Data set Cover Cover Cover Cover Cover

IA IB IIA IIB IIIB

Original version [20, 21] 32.61 114.64 9176.43 30233.11 976871.02

Without Barnes bound 2.74 4.84 324.71 775.51 18790.04

Runtimes (in seconds) Without Without proper generating only indexation for non-symmetric raster points cuts 2.90 8.34 6.46 15.44 251.91 1049.54 793.97 787.29 16897.56 76215.44

Without raster points 7.23 20.19 867.22 3771.49 98467.22

Full improved version 2.54 4.51 200.48 598.50 13780.30

Table 2: Performance of the Five-block Algorithm. The table shows a comparison between the original version presented in [20, 21] (column 2) and the improved version presented in the present work (column 7). Moreover, it also shows the influence of each new feature in the full improved version (columns 3 to 6). Table 3 compares the runtimes between the original L-Algorithm in [16] with the conic combinations (i.e., without raster points) and its refined version with the raster points as described in Section 4. Note that the reduction of the runtimes is substantial. (The

18

original L-Algorithm was not used to solve problems in Cover IIIB as it would take a few months of computer runtime.)

Data set Cover Cover Cover Cover Cover

IA IB IIA IIB IIIB

Data set Cover Cover Cover Cover Cover

IA IB IIA IIB IIIB

L-Algorithm with raster points Runtimes (in seconds) Total Average Standard deviation 4003.09 0.48 0.27 3754.65 0.47 0.28 74292.08 1.77 2.22 98414.81 2.42 2.72 2096308.86 21.38 22.75 L-Algorithm without raster points Runtimes (in seconds) Total Average Standard deviation 6561.17 0.79 1.10 8844.76 1.13 1.74 1452125.78 34.71 63.38 2057429.27 50.66 81.19 – – –

Min 0.00 0.00 0.00 0.00 0.00

Max 1.43 1.64 21.34 24.26 167.44

Min 0.00 0.00 0.00 0.00 –

Max 16.82 23.81 761.73 836.60 –

Table 3: Comparison of the performances of the L-Algorithm with and without raster points. Using raster points, the method is around 20 times faster (Cover IIA and IIB). Note that the usage of the raster point in an efficient way was possible due to using the simple-but-effective indexation suggested in [6]. Table 4 presents the performance of the Recursive Partitioning Algorithm. The reductions of the runtimes, when compared with only applying the L-Algorithm, are very large. For example, note that the average runtime to solve each instance of data set Cover IIB reduces from 2.42 seconds (Table 3) to 0.71 seconds (Table 4). The Recursive Partitioning Algorithm optimally solved all the problems in Cover IA, IIA, IB and IIB, as well as 97,046 (over a total of 98,016) of the instances in Cover IIIB - the solutions of the remaining 970 examples are not proven optimal. It is worth mentioning that for 116 instances out of 98,016, the Recursive Partitioning Algorithm improved the best solution found by the tabu search algorithm in [1]. For the remaining 97,900 instances, the solutions of both algorithms were the same. The lower bounds of the 116 improved solutions were updated in the data sets avaliable at http://www.ime.usp.br/∼egbirgin/packing/. Figure 9 shows some of these improved packing patterns of Cover IIIB. Table 5 shows how many times phase 2 of the Recursive Partitioning Algorithm is executed (remember that phase 2 is not executed when optimality is proven by phase 1). The table also shows how many times the execution of phase 2 improved the solution given by phase 1. As a whole, the L-Algorithm was useful to improve the solution given by phase 1 in 252 problems.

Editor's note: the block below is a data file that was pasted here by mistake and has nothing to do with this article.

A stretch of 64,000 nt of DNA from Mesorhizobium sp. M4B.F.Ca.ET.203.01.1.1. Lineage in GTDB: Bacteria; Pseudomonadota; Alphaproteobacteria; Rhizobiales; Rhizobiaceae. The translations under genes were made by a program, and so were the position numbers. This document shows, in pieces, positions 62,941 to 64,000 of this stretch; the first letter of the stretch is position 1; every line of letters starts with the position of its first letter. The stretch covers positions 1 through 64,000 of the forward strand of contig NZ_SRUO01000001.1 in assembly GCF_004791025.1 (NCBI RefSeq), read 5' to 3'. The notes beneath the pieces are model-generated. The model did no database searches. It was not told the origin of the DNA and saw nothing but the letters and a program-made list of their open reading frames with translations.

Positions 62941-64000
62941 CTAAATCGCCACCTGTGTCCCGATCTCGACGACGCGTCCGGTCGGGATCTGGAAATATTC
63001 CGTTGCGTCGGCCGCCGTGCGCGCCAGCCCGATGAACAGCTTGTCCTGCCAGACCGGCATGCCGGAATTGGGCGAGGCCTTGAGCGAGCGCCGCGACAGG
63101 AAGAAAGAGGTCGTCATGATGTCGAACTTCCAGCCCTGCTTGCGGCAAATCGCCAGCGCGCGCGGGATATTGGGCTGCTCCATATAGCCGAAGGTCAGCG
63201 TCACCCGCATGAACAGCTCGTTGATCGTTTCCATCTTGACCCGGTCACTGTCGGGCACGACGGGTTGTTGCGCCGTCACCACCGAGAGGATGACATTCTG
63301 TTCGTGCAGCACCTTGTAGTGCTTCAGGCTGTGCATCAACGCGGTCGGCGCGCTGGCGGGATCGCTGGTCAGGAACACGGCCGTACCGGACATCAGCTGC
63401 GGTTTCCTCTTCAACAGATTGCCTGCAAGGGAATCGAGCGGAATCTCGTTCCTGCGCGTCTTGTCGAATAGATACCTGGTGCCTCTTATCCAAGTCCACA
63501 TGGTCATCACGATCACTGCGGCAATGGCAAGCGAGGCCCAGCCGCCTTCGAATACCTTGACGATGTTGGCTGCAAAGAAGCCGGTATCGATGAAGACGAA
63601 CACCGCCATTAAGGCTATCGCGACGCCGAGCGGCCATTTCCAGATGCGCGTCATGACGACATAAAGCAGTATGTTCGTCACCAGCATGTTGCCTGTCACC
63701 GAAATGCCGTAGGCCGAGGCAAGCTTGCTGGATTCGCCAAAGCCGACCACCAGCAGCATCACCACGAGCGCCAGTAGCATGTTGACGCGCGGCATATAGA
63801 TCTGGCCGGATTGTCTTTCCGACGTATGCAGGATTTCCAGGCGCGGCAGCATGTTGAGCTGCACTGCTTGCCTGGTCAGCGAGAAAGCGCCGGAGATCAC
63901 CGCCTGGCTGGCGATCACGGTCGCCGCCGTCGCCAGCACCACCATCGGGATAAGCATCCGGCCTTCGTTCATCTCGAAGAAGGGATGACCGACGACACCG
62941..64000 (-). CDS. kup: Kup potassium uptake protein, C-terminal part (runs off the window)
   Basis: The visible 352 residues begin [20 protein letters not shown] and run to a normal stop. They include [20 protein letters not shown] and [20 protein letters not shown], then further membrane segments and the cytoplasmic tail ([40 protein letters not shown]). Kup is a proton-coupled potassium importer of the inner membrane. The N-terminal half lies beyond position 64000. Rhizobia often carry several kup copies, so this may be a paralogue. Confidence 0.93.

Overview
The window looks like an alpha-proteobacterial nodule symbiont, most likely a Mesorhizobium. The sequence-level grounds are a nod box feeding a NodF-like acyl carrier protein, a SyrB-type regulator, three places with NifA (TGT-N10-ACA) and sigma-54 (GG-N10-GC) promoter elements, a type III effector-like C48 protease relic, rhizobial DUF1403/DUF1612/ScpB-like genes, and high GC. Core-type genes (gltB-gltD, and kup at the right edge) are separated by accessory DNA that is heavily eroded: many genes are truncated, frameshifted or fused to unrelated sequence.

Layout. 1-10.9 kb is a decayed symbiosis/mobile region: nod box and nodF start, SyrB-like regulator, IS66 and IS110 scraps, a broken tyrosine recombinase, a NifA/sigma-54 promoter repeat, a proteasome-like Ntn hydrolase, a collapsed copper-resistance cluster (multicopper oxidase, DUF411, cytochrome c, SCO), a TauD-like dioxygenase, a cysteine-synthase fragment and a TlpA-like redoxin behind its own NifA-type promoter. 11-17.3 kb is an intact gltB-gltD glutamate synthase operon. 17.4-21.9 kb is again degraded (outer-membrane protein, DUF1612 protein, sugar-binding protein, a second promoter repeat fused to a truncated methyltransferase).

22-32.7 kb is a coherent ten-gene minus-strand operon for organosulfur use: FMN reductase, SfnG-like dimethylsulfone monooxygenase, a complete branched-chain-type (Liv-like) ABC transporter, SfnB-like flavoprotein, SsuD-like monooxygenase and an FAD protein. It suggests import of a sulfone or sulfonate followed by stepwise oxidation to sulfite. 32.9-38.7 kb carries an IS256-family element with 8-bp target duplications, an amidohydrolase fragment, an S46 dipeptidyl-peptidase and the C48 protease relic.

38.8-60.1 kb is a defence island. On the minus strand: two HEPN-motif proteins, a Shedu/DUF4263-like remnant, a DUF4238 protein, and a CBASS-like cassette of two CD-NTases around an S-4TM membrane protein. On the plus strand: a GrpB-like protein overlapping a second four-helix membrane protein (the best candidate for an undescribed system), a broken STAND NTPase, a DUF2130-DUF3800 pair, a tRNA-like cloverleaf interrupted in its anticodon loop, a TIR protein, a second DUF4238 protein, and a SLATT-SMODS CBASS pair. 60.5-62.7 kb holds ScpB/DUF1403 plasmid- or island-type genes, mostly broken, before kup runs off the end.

19

Data set Cover Cover Cover Cover Cover

IA IB IIA IIB IIIB

Recursive Partitioning Algorithm Runtimes (in seconds) Total Average Standard deviation 28.94 0.00 0.02 150.54 0.01 0.06 6871.80 0.16 0.92 29200.13 0.71 1.95 745602.23 7.60 17.43

Min 0.00 0.00 0.00 0.00 0.00

Max 0.65 0.87 19.39 22.98 164.72

Table 4: Performance of the Recursive Partitioning Algorithm. The method is around 3 times faster than the L-Algorithm with raster points and around 60 times faster than the L-Algorithm (without raster points) as introduced in [16].

Data set Cover Cover Cover Cover Cover

IA IB IIA IIB IIIB

# calls to the L-Algorithm 287 1480 2340 9564 25887

# improvements made by the L-Algorithm 0 0 38 37 177

Table 5: Activation of the L-Algorithm within the Recursive Partitioning Algorithm. The L-Algorithm in phase 2 is called only when the Five-block Algorithm in phase 1 did not provide a certificate of optimality. This happens in more or less 25% of the cases. Note that only in a few cases the L-Algorithm was able to improve the solution given by the Five-block Algorithm. The Recursive Partitioning Algorithm joins the efficiency of the Five-block Algorithm with the effectiveness of the L-Algorithm.

20

5.2

Real cases of a woodpulp stowage problem